Amid such multiple readings, recent perspectives on globalization and information society have widened the horizons of news discourse and its cultural implications. In a borderless world of e-commerce and trade, the World Wide Web, and the expansion of trans-national companies (TNCs), culture has become increasingly fluid and commodified. The erstwhile national debates on, say, ownership, conglomeration and media imperialism have now assumed a global form, giving prominence to questions such as: Whose news it is, anyway, for whom, how and why? Does merely customizing Google news to your country make it an authentic local news source? How does the hybridization of global news on the Internet reflect native realities? What values and cultures do TNCs such as AOL Time Warner, News Corp, Zee TV, Aljazeera or the International Herald Tribune promote? What about the India-based television Nepal1 vis-à-vis Nepal’s own channels, operated by the government as well as the private sector?

Clearly, new paradigms are emerging in the sociology of news. Because of the unprecedented developments in technology, increasing powers of civil society (NGOs’ growing role in social and political activism and information dissemination, blogging), unipolar world politics, and global commerce, the changes in the news process have been remarkable. The emerging electronic nature of news today, the increasing use Personal Digital Assistants (PDAs) and cell phones to access news, have redefined the production, distribution and consumption of news. In some ways, to paraphrase the Canadian media guru Marshall McLuhan, these new media have become the message of contemporary societies. Hence, there is a need for a shift of focus on the study of technological and societal changes on the processes of news in a globalizing world.

For decades, the Europeans concentrated on the macro levels of media hierarchies whereas the Americans focused on the micro levels. Nepal may do well to integrate both levels of analyses, specially because the impact of improved technologies and external media influences have been sudden and powerful in the country’s news process. Nepal, in deed, has the opportunity to learn from the West and avoid the pitfalls of over-theorizing media studies.

We not only need studies of individual journalists’ interests and values and attitudes as well as newsroom practices and professional routines and values but also analyses of structural and cultural norms. What are the cultural news values of Nepal? How do such norms affect the news process and the news product? How do they define journalists’ relationship with the sources, work efficiency regarding time, space or the selection of news, suitability of news topics, the image of and concern about the audience, news hierarchy, access, censorship, etc.? What organizational routines and professionals norms shape news? What intra-media and extra-media controls are exercised over the journalistic works? How do nature of content, space, resources and time constraints play a role in the news routine and selection of news? How does the broader culture affect news? These are questions pertinent to the field.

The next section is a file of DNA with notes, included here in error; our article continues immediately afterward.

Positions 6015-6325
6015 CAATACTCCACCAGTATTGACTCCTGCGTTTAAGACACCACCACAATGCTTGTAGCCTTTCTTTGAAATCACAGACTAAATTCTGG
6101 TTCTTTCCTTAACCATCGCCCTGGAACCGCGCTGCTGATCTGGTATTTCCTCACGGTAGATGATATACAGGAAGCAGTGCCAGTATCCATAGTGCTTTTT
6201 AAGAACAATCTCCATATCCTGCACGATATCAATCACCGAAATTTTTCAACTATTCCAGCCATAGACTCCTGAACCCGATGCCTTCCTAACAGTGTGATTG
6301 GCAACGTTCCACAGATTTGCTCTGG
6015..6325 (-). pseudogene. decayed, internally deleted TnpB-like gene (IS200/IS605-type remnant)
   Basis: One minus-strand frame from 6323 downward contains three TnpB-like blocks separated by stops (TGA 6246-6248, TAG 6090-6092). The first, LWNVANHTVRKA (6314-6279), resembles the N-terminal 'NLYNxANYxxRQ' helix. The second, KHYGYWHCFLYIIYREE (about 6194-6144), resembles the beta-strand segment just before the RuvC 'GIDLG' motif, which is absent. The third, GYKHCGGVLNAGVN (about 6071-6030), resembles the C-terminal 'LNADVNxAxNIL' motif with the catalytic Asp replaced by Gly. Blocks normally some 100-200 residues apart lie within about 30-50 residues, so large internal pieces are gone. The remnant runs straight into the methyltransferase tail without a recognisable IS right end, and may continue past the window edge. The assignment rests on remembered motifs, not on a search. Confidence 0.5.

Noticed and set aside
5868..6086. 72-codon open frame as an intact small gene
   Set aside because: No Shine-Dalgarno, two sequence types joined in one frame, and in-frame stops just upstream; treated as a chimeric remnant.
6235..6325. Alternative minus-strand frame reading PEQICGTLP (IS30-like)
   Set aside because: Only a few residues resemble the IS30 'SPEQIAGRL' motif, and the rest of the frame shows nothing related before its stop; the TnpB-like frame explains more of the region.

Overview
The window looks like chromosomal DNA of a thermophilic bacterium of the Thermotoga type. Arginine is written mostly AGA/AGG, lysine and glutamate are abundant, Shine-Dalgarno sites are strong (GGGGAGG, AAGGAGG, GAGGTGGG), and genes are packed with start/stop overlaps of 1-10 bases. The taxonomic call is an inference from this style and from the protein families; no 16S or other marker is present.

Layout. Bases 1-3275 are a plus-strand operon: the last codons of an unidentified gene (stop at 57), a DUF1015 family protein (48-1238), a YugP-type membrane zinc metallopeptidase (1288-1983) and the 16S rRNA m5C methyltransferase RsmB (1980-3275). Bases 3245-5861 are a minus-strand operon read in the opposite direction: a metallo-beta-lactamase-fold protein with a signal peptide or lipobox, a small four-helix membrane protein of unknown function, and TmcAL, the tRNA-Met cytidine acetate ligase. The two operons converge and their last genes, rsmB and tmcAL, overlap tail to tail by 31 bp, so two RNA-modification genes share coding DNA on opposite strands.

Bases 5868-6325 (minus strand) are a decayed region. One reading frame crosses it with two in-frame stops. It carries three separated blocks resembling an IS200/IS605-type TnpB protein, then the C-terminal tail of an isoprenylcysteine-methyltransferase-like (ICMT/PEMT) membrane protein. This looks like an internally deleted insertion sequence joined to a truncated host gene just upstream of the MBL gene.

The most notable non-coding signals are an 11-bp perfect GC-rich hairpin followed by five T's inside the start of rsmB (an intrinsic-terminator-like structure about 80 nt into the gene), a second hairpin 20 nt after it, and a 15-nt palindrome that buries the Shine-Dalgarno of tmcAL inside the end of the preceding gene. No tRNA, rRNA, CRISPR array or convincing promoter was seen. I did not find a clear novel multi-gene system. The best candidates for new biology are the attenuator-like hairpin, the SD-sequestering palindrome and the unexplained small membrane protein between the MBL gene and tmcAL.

News judgment depends not only on professional values, but also on the cultural elements of a society. The former-Soviet journalists’ concept of news, determined by the party’s news judgment, emphasized on long-range political stories rather than immediate developments. American media “personify” news based, perhaps, on the belief in individualism. Likewise, a collective culture emerges in the Nepali media’s tendency to publish panoramic, wide-angled news photographs rather than cropped, individual-focused ones.

The cultural media paradigms have laid bare the complex processes of news production and consumption. Sociologists have studied news in occupational and organizational settings, identifying constraining factors in news production, thus, with a clearer notion of the news process. But many of these studies have done so solely with universalistic functionalist assumptions, i.e. institutional and organizational structures are common and solid to all cultures. However, as our discussion illustrates, this is not the case. Culture is a fluid category, susceptible to deeper structures than the organizations and professional routines. Most of the studies on sociology of news have originated in the U.S. and if they have anything to say about news culture it is that they capture the culture of newsrooms they concentrate on. But they do not necessarily explore the broad cultural symbols as they relate to global news.

There is a need to diversify studies on news culture across nations. A more clear elaboration is needed, for instance, on the role of marginal communities, minorities, language, nationality, ethnicity, literacy, technology in the evolution of cultural meanings and symbols and their bearing on the production of news and newsroom culture. One resounding question is how the digital divide affects news processes in the developing world in this age of information society?

Studying culture of news production across countries during these tumultuous times promises important insight into the neglected and marginalized human actions and associations. It is not enough to study the traditional news values, or the sociological constraints. It is equally important to explore the symbolic systems that have a bearing on the news, if one is to nurture tolerance among people and create cross-cultural understanding in the increasingly globalizing world, which appears to be headed towards more mutual suspicion, miscommunication, misunderstandings and conflicts.

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(Published in the journal Discourse, Vol. 6-7, 2006, pp. 120-26)